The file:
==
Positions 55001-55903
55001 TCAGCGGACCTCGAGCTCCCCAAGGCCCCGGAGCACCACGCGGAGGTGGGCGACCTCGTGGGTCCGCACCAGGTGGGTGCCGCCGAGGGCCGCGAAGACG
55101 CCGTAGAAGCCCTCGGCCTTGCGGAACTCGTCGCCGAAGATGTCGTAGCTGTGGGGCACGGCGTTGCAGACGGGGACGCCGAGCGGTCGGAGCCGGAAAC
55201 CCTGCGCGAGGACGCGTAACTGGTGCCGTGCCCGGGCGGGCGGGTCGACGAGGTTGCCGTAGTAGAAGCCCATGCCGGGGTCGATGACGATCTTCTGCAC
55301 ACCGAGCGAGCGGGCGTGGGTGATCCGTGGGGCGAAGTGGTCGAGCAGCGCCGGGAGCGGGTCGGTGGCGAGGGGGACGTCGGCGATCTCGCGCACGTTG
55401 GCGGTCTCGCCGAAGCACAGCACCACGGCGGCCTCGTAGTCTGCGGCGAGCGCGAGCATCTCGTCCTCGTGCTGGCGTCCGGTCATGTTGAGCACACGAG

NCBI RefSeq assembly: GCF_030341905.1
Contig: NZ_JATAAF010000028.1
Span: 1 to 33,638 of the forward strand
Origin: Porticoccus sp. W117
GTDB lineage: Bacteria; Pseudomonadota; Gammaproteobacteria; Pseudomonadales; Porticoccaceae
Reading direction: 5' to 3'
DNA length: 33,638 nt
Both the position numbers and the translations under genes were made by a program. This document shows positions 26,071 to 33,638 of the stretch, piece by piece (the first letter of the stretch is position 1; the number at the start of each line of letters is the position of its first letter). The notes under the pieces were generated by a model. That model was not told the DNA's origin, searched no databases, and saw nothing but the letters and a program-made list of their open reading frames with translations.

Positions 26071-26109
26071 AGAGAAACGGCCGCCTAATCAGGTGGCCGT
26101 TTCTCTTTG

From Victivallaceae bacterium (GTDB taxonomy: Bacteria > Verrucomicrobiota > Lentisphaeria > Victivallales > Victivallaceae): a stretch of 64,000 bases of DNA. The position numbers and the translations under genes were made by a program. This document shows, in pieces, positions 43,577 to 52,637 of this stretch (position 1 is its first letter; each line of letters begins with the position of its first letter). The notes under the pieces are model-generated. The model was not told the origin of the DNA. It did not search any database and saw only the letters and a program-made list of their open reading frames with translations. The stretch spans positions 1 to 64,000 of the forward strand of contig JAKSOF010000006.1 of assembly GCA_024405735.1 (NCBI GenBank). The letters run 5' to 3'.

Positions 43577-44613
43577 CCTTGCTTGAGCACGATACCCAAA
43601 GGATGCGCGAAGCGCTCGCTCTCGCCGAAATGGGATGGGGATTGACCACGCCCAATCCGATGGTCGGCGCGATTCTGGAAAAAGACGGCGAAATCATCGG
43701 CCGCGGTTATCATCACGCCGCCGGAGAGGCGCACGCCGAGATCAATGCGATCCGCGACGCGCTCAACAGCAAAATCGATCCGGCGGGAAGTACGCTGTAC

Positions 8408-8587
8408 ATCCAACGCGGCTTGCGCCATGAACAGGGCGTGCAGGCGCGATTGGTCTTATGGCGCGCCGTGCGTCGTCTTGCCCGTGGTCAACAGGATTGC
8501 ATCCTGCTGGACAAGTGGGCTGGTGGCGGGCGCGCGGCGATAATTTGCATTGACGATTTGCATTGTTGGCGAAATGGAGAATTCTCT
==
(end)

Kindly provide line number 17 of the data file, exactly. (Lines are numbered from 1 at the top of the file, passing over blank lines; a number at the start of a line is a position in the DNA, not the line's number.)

26101 TTCTCTTTG